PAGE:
Can the Premium for Idiosyncratic Tail Risk be Explained by Exposures to its Common Factor?
90 Pages Posted: 8 Jan 2021 Last revised: 27 May 2021
Date Written: November 1, 2020
Stocks in the highest idiosyncratic tail risk decile earn 7.3% higher average annual returns than in the lowest. I propose a risk-based explanation for this premium, in which shocks to intermediary funding cause idiosyncratic tail risk to follow a strong factor structure, and the factor, common idiosyncratic tail risk (CITR), comoves with intermediary funding. Consequently, firms with high idiosyncratic tail risk have high exposure to CITR shocks, and command a risk premium due to their low returns when intermediary constraints tighten. To test my explanation, I create a novel measure of idiosyncratic tail risk that is estimated using high-frequency returns, and theoretically establish its time-aggregation properties. Consistent with my explanation, CITR shocks are procyclical, correlated to intermediary factors, priced in assets, and explain the idiosyncratic tail risk premium. Furthermore, volume tail risk also earns a premium, follows a strong factor structure, and its common factor is priced. This duality of idiosyncratic tail risk and volume tail risk provides evidence for my risk-based explanation, and further supports the hypothesis that intermediaries' large trades cause idiosyncratic tail risk and volume tail risk from Gabaix et al. (2006).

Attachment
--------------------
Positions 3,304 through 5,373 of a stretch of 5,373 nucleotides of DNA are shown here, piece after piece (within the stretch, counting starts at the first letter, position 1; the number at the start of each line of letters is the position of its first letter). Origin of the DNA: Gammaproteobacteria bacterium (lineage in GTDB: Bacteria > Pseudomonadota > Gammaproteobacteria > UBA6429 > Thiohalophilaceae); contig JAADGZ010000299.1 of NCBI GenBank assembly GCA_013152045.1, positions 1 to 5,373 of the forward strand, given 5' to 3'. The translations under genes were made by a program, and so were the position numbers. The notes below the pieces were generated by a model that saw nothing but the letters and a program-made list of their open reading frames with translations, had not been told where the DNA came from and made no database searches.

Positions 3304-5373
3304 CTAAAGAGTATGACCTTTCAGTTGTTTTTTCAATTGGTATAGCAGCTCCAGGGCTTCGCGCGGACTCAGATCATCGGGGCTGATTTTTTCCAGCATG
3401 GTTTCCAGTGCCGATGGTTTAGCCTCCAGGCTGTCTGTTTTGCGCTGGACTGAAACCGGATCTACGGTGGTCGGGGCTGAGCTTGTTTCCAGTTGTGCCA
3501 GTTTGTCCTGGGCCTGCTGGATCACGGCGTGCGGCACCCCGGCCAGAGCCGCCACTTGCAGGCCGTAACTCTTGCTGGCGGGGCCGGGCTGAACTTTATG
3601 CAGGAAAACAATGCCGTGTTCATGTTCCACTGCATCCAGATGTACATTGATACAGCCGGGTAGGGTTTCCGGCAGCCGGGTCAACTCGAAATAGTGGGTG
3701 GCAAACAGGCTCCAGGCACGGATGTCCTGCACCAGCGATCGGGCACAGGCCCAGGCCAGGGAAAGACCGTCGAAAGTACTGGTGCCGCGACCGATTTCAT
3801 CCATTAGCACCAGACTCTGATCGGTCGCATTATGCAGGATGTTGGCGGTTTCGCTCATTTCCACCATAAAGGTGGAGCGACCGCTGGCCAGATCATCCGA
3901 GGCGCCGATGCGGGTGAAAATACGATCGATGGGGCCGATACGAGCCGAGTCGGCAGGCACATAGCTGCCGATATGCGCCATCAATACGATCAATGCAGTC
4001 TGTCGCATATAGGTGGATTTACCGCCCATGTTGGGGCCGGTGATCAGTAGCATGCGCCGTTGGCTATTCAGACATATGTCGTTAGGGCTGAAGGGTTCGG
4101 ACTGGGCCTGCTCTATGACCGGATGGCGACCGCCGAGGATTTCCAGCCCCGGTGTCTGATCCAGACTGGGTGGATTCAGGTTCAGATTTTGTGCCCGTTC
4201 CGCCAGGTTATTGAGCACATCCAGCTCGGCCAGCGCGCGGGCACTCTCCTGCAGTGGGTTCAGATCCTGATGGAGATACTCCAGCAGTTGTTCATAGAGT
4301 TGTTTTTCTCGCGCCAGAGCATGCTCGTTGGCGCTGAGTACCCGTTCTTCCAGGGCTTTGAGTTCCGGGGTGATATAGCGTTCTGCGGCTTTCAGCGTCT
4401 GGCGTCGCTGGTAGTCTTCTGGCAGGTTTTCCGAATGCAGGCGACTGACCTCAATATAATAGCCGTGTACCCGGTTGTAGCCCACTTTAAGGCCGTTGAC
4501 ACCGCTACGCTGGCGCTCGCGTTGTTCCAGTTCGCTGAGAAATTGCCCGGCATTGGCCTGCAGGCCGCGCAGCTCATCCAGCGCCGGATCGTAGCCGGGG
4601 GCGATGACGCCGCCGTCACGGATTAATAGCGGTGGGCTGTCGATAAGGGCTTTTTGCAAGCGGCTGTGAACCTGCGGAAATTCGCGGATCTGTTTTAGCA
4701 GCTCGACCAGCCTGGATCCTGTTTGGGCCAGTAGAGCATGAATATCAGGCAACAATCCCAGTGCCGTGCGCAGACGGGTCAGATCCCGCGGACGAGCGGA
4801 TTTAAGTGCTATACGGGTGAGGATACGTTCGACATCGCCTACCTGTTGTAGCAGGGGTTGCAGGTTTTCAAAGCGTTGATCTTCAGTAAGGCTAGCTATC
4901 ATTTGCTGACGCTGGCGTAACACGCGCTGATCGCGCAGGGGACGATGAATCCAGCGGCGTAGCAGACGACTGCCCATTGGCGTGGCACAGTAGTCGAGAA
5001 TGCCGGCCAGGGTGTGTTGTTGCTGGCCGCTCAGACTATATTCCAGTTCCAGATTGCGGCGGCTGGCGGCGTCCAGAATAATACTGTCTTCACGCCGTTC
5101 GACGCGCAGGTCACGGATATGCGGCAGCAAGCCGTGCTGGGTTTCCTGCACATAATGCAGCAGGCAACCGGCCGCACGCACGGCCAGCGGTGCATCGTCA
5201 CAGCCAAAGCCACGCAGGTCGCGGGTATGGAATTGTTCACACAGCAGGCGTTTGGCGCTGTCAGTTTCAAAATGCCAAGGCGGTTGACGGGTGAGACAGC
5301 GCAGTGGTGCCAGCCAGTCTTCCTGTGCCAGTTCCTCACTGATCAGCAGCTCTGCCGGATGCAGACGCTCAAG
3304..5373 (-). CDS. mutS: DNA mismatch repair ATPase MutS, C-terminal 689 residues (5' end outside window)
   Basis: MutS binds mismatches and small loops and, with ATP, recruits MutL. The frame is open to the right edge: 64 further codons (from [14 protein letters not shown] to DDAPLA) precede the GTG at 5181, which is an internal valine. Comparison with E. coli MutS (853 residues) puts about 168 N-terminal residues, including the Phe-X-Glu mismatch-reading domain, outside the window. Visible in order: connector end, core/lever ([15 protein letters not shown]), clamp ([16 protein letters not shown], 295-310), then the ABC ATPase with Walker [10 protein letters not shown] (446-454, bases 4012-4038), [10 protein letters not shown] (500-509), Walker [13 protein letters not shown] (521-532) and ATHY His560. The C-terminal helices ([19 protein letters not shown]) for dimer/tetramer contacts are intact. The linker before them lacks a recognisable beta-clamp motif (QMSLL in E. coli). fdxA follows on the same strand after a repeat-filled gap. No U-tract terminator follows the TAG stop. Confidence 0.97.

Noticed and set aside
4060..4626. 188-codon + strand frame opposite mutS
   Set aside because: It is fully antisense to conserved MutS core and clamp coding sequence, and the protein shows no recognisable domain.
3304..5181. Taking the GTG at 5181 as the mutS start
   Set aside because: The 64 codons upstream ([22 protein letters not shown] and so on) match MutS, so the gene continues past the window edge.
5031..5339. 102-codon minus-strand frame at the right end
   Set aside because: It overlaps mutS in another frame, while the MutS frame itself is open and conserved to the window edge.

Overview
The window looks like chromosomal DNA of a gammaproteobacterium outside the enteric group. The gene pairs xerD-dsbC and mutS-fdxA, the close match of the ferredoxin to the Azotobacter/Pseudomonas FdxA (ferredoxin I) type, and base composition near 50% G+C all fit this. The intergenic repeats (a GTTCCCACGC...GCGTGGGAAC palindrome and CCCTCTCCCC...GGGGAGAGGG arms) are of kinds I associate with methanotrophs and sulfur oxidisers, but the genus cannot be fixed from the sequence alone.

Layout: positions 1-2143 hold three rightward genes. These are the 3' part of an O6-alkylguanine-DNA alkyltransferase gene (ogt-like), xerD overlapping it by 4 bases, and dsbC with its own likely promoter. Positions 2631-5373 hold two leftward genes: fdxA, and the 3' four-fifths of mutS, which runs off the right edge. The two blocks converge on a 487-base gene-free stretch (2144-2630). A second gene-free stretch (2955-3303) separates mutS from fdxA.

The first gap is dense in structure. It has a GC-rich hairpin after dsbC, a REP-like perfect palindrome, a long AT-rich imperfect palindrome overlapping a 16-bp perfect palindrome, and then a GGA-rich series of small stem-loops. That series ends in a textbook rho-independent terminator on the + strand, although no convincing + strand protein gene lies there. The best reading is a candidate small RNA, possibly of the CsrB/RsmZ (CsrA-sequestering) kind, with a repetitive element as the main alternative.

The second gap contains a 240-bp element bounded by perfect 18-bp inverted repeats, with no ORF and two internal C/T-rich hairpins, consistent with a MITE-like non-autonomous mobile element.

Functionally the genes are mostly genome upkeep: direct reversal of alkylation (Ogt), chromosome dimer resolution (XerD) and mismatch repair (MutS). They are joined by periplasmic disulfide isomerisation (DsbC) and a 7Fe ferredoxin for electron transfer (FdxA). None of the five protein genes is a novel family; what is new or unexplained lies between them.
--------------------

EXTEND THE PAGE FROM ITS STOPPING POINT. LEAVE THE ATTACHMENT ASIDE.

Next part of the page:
Keywords: Idiosyncratic tail risk, Volume tail risk, Common idiosyncratic tail risk factor, Power law, High-Frequency factor model, Tail risk premia, Intermediary asset pricing
JEL Classification: G12, C14, C58
Suggested Citation: Suggested Citation